initiatives that close the achievement gap and enhance student success.”

There are two main purposes of the Role of Community Outreach study: first, it is
intended to understand how community support work operates in the context of specific
underserved communities to address the needs of students, and what is the value added
that community outreach brings to Model Schools. Secondly, this research will present a
complete analysis of what strategies have worked best for each of the schools, the
results achieved, and some of the lessons learned. The final report from this study will
provide the TDSB Equity Committee Department, along with some indicators and tools
that will ensure the Department’s own capability to gather relevant data and benchmark
their achievements.

Funding: Toronto District School Board, Office of Student and Community Equity

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The Urban Arts High Schools Project

Project Timeline: 2007 → Ongoing
Principal Investigator(s): Dr. Rubén Gaztambide-Fernández
CUS Researcher(s):  Dr. Dominique Rivière
CUS Graduate student(s):  Kate Cairns, Yuko Kawashima, Jorge Arcila, Sarah Switzer, Lydia Menna, Elena VanderDussen, Zahra Murad, Salima Bhimani, Lia Gladstone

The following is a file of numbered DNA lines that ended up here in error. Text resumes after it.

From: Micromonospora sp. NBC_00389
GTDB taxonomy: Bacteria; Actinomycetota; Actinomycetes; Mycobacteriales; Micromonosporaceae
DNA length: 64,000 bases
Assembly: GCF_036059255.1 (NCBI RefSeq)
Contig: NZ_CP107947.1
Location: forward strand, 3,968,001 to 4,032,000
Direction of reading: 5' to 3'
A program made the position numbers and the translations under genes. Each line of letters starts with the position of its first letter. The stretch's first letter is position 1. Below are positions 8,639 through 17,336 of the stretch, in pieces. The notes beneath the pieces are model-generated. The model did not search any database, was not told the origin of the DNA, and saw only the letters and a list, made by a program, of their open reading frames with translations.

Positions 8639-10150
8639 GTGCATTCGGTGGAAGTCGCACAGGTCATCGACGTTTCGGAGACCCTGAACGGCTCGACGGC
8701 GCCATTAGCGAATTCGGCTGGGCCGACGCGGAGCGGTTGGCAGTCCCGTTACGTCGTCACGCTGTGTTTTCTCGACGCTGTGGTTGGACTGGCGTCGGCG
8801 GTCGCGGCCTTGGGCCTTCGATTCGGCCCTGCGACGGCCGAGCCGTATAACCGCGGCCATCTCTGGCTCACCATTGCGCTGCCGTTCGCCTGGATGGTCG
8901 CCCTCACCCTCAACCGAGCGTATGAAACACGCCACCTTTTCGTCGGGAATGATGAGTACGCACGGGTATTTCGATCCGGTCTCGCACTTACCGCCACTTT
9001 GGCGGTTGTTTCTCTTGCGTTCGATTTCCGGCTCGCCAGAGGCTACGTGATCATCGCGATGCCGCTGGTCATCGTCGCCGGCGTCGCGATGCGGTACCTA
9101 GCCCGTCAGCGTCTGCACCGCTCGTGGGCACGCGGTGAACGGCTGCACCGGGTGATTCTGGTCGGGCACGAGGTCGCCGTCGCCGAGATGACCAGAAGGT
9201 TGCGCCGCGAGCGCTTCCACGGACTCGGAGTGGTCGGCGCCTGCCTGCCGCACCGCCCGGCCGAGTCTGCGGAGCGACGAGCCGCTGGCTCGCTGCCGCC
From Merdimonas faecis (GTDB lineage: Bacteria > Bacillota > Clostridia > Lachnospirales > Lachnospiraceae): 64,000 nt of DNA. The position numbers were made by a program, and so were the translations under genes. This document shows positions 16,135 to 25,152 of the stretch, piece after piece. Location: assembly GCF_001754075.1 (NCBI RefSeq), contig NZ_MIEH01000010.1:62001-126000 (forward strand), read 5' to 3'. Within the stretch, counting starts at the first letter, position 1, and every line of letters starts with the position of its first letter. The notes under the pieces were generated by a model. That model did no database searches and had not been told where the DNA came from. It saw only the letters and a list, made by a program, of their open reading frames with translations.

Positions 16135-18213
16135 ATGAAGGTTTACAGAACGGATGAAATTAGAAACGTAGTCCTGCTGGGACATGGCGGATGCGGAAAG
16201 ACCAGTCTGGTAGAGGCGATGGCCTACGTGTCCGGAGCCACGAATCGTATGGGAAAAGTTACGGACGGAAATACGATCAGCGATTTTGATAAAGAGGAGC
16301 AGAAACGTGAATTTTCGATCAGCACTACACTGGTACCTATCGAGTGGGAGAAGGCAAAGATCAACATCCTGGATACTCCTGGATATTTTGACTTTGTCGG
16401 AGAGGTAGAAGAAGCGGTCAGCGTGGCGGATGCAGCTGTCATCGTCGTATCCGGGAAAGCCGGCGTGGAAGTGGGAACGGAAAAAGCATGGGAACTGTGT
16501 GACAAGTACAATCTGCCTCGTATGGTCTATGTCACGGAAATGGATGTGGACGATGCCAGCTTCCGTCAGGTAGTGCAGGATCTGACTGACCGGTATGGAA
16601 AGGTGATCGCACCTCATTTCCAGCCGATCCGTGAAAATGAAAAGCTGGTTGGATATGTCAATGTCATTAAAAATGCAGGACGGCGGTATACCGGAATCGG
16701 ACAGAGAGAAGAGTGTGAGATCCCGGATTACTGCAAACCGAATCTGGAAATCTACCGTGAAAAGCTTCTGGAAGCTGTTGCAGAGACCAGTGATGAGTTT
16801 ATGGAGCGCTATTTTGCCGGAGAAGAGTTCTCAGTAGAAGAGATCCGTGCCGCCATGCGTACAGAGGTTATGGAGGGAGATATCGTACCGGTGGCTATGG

U of T Undergraduate Student(s): Harry Au, Jackie Howell
Research Theme: Artistic and Cultural Production

Toronto has the virtue of having the largest number of public arts high schools of any major urban region in the world. In the last twenty-five years there has been a veritable explosion of specialized arts programs. Often the rationale for these specialized programs is that they prepare talented students to become artists in the future. The literature is abundant regarding the importance of such programs for student learning, yet, there is little research done on the public role that these programs play or their significance for influencing educational reform. What public roles and responsibilities will these future artists fulfill? How might the experiences of students and teachers working in these schools inform the development of other arts programs in urban centres?